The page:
Branding with the Dragon: how luxury brands leverage Chinese culture
Posted by: Labbrand Consulting Co., Ltd.
Date added: Tue 22 May 2012
For example, in the super car segment, Ferrari, Dartz, Rolls Royce and Aston Martin all rolled out their perspective dragon editions. Rolls Royce’s Phantom Dragon Edition debuted in 2011 and features the dragon symbol throughout its design. With a whopping $1.2 million price tag, the Phantom Dragon was sold out in merely 8 weeks, demonstrating the hype and buzz associated with dragon editions by luxury brands. Aston Martin also introduced its “Dragon 88 model”, linking both the lucky dragon symbol with the most favourable number in China, 8.
*8 (ba) is associated with the word? (fa) in Chinese, it carries the meaning of “becoming wealthy”
To name a few, Ulysse Nardin launched its new gold watch, the Classico Dragon, decorated with a dragon-emblazoned enamel champlevé dial with just 88 pieces. DuPont presented handcrafted dragon pens and lighters with gold plating. Versace also launched its “Year of the Dragon” handbag with only 210 bags featuring black leather and golden Chinese dragon embroidery similar to the colour and style used by ancient Chinese royalties.
Why are brands flocking to the Dragon?
The dragon symbol is the most influential icon in Chinese culture and carries the meaning of luck, wealth and authority. This powerful icon was once reserved exclusively for the Chinese emperor; civilians who dare to use any dragon symbol on their clothing or house decoration will the face the death penalty (for him and his entire family). This exclusivity is linked to the nature of luxury brands, the idea that only a few can afford and own such products. The dragon is the best choice for this association and its rare appearance every 12 years creates opportunities for brands to boost sales, media attention, and brand esteem.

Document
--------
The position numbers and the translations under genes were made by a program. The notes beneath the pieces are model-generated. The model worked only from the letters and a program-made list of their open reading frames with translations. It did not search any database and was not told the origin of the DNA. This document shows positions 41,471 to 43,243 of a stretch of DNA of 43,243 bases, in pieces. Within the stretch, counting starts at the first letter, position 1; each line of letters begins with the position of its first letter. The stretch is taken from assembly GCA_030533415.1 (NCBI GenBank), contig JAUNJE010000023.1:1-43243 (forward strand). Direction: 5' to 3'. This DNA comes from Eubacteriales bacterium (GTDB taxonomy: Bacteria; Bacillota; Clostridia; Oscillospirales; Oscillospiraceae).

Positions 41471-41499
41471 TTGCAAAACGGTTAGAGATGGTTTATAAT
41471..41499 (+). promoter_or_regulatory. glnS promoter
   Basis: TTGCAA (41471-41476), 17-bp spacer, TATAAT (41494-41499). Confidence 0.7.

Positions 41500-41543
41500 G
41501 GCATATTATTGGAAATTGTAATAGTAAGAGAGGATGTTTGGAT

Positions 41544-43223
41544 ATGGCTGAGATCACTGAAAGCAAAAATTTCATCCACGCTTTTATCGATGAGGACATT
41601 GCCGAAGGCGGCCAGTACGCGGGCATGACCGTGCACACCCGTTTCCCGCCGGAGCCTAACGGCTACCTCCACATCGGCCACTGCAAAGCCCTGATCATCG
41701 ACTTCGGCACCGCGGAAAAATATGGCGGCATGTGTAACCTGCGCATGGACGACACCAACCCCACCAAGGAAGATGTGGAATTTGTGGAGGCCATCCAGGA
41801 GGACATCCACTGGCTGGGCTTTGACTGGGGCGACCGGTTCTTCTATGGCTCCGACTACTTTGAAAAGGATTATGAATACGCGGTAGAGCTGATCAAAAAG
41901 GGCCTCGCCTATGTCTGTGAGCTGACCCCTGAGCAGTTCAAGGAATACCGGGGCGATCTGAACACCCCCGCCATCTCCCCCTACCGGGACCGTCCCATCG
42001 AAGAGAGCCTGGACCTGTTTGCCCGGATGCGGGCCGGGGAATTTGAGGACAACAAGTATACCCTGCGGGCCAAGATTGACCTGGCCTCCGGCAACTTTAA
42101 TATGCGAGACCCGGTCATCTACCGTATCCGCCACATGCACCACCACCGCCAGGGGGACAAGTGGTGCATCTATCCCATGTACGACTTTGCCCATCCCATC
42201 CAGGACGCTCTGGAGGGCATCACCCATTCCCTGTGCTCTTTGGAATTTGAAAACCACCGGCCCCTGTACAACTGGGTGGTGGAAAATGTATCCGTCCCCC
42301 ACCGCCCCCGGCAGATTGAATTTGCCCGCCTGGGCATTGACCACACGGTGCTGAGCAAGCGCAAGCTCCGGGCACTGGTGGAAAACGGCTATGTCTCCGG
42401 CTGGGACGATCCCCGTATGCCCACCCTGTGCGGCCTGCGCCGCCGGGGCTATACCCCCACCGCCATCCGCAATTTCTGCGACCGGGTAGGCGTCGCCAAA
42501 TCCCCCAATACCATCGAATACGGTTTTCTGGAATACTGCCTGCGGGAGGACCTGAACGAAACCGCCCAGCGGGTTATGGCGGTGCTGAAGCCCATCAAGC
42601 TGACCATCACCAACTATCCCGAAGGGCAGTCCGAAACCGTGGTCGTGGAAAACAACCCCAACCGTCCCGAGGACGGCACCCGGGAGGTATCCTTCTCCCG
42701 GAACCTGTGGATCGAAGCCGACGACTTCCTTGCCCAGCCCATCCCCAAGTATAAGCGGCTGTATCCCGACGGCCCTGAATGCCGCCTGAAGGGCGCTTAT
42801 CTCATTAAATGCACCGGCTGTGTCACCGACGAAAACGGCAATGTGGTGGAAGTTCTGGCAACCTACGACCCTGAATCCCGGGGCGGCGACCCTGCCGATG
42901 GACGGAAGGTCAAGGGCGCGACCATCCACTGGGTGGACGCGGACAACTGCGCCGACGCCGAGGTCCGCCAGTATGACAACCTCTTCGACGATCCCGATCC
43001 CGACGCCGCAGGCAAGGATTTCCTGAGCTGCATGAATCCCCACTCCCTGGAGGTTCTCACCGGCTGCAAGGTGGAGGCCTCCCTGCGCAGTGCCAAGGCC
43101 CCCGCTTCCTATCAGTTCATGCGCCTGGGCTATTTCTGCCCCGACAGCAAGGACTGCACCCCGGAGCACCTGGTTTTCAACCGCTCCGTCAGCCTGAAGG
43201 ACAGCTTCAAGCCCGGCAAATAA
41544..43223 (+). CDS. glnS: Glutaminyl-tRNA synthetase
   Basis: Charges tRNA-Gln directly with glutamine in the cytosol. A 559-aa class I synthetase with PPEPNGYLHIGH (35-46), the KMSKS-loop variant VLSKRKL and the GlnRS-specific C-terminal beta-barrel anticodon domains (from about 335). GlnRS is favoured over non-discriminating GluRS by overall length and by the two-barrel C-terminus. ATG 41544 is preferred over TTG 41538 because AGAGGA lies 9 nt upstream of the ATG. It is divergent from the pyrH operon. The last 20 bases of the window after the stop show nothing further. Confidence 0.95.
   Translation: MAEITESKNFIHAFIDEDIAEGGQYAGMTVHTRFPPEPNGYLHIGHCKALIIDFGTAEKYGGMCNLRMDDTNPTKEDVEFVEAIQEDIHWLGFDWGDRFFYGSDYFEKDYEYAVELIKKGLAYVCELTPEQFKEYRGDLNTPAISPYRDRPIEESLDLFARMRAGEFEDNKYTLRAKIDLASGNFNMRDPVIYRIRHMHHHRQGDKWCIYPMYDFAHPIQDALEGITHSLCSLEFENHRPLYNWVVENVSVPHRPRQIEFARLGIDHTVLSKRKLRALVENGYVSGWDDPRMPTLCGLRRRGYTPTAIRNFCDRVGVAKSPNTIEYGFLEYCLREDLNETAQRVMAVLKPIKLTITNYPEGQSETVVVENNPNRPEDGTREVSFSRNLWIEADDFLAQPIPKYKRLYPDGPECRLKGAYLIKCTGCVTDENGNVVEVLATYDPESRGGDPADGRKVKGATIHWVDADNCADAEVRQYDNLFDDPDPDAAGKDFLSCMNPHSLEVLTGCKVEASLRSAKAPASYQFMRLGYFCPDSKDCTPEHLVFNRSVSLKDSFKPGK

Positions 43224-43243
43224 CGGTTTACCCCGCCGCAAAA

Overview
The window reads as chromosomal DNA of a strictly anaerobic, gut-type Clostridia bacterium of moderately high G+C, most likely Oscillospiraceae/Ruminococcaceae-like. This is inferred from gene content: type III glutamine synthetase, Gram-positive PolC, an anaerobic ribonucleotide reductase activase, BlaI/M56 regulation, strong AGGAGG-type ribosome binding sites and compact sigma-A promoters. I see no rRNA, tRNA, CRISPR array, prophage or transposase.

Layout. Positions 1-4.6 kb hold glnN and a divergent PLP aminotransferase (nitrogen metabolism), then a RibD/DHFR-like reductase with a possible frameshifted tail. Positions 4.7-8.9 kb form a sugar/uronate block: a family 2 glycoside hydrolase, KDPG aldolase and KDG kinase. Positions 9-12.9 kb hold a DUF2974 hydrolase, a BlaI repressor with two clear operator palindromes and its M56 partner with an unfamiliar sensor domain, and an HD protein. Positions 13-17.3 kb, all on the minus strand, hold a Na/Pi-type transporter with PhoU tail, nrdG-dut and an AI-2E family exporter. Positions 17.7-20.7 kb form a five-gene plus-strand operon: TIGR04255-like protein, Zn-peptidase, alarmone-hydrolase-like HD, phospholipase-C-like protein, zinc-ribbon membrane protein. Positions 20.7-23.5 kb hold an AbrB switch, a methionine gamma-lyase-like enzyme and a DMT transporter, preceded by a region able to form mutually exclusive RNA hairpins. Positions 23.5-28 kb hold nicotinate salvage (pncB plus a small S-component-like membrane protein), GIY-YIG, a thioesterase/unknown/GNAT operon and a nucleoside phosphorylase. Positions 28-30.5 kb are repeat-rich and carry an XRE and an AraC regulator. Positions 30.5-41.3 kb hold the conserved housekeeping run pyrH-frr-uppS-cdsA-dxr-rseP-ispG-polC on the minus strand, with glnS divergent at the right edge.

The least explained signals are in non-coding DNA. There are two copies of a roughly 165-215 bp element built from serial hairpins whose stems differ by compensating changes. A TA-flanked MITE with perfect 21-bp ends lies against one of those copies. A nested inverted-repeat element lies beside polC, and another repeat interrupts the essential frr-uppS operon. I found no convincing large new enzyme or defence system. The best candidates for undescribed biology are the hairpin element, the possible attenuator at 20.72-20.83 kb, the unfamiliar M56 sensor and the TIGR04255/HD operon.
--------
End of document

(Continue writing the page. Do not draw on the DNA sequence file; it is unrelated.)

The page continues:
In China, aspiration toward career success and recognition is deeply incrusted in the cultural behavior. Showing others the success is particularly important. Luxury brands understand this perspective and continue to build and associate relevant symbols and metaphors to strengthen their brand identity. By incorporating the dragon figure and limiting on the number of items, luxury brands are telling a story about exclusivity and fine quality.
China sees its number of millionaires and billionaires increase along with the demand for luxury and high-ends products. With the entrance of most major luxury brands in China, competition speeds up to center on being culturally relevant for the Chinese consumers.
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